Alva Belmont

Alva Belmont Biography.com

Activist, Philanthropist, Women's Rights Activist(1853–1933)
Alva Belmont was a wealthy socialite who used her fortune to advance the women's rights movement of the early 1900s.

Synopsis

Alva Belmont was born on January 17, 1853, in Mobile, Alabama. She was educated in France, and settled in New York City where she married William K. Vanderbilt. Her second husband was Oliver Hazard Perry Belmont and after his death in 1908, Belmont suddenly devoted herself and her fortune to the struggle for women's suffrage and rights. She died on January 26, 1933, in Paris, France.

Early Life

Born Alva Ertskin Smith on January 17, 1853, in Mobile, Alabama, Alva Vanderbilt Belmont used her wealth and social standing to help advance the women's rights movement of the early 1900s. She was the daughter of an affluent cotton broker. Belmont was educated in France, where her family moved after the Civil War.

In the early 1870s, Belmont returned to the United States with her mother and sisters. The family settled in New York City. In 1875 she married William K. Vanderbilt, grandson of transportation tycoon Cornelius Vanderbilt. Belmont immediately set about to advance her and her husband's status by commissioning Richard Morris Hunt to design their mansion on Fifth Avenue.

New York Socialite

While extremely wealthy, Belmont and her husband had been excluded from the famed New York social register known as the Four Hundred. Caroline Astor, the wife of William B. Astor, refused to acknowledge Belmont and her husband for years. Belmont finally won her place in society with a legendary costume ball in 1883. She invited all of New York's elite to the except for Mr. and Mrs. Astor on the grounds that Mrs. Astor had never paid her a visit. Mrs. Astor soon came calling, and Belmont quickly secured her place as a leading lady in the cream of New York society.

Belmont once again turned to Richard Morris Hunt for his architectural expertise. Known as Marble House, Belmont's new summer home in Newport, Rhode Island, was inspired by the Petit Trianon at Versailles. The opulent estate became the setting for numerous social events.

While she lived in splendor, Belmont was unhappily married. She decided to divorce her husband in 1895 on grounds of his adultery. As part of their divorce settlement, Alva Vanderbilt Belmont was awarded a generous annual income as well as their Newport "cottage" Marble House. She is arranged the marriage of her daughter, Consuelo, to the Duke of Marlborough in 1895. The next year she married Oliver Hazard Perry Belmont (the son of August Belmont and Matthew Perry's daughter).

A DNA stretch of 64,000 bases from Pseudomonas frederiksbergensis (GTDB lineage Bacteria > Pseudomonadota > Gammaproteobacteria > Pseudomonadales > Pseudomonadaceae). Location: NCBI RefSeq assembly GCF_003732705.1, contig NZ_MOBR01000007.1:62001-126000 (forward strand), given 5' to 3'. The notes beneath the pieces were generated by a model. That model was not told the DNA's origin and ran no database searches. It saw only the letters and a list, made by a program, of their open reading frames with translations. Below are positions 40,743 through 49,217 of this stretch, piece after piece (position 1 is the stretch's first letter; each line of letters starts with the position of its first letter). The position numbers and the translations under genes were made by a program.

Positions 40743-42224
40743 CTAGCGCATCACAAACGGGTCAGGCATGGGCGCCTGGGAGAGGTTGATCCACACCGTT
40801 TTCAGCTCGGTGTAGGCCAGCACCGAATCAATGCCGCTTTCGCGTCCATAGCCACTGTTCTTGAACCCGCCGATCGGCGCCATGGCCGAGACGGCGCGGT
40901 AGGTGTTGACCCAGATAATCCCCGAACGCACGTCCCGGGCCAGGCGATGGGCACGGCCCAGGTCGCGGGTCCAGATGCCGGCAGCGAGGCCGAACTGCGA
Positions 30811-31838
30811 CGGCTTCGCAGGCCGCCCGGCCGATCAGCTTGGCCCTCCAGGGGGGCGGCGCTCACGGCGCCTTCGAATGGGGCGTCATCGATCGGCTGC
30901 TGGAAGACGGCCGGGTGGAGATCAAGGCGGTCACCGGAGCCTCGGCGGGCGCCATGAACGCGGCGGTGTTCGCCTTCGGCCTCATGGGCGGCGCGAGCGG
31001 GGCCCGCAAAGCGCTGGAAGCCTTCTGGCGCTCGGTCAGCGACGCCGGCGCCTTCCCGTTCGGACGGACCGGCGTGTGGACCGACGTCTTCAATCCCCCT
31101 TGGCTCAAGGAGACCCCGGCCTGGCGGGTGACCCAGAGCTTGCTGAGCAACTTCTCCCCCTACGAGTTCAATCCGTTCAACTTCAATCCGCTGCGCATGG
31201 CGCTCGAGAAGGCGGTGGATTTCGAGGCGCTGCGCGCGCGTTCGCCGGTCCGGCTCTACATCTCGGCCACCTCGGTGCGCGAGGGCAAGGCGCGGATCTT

Women's Rights Activist

After her husband's death in 1908, Alva Vanderbilt Belmont suddenly put herself and fortune at the service of the struggle for women's suffrage and rights. he founded the Political Equality Association in New York City the following year. The group was affliated with the National American Woman Suffrage Association.

Also in 1909, Belmont traveled to England where she attended suffrage rallies there and was inspired by work of such ardent suffragists as Emmeline Pankhurst. Belmont embraced the use of more militant tactics in the fight to win the vote at home. In 1914, she left the NAWSA and focused her efforts on the Congressional Union for Woman Suffrage, founded by Alice Paul. Belmont served on the organization's board and allowed it to use Marble House for events as a headquarters for a time. The union later became known as the National Women's Party.

After American women won the constitutional right to vote in 1920, Belmont took over the leadership of the NWP. She herself reportedly refused to vote until a woman candidate was in the running for president. With her great wealth, Belmont helped the NWP established a new headquarters in Washington, D.C. She also supported such causes as the Women's Trade Union League, and even contributed to keeping the Masses, the socialist magazine, from going bankrupt.

Final Years

By the mid-1920s, Belmont spent most of her time in France. She had several residences there, including a large estate known as Château d'Augerville-la-Rivière, which she restored. In her later years, Belmont became more focused on women's rights on an international scale. She created the International Feminist Committee.

Belmont suffered a stroke in May of 1932. More health problems surfaced later that year. Alva Vanderbilt Belmont died on January 26, 1933, in Paris, France. Her body was returned to New York for burial. At her funeral, female pallbearers carried her coffin into the service. She left instructions for a simple banner reading "Failure Is Impossible" to be draped across the coffin. Roughly 1,500 mourners turned out to say good-bye to one of the greatest patrons of the women's rights movement. Although her intrusive and aristocratic manner antagonized some of the women's rights leaders of the time, Belmont will always be remembered for her dedication to the fight for women's equality.

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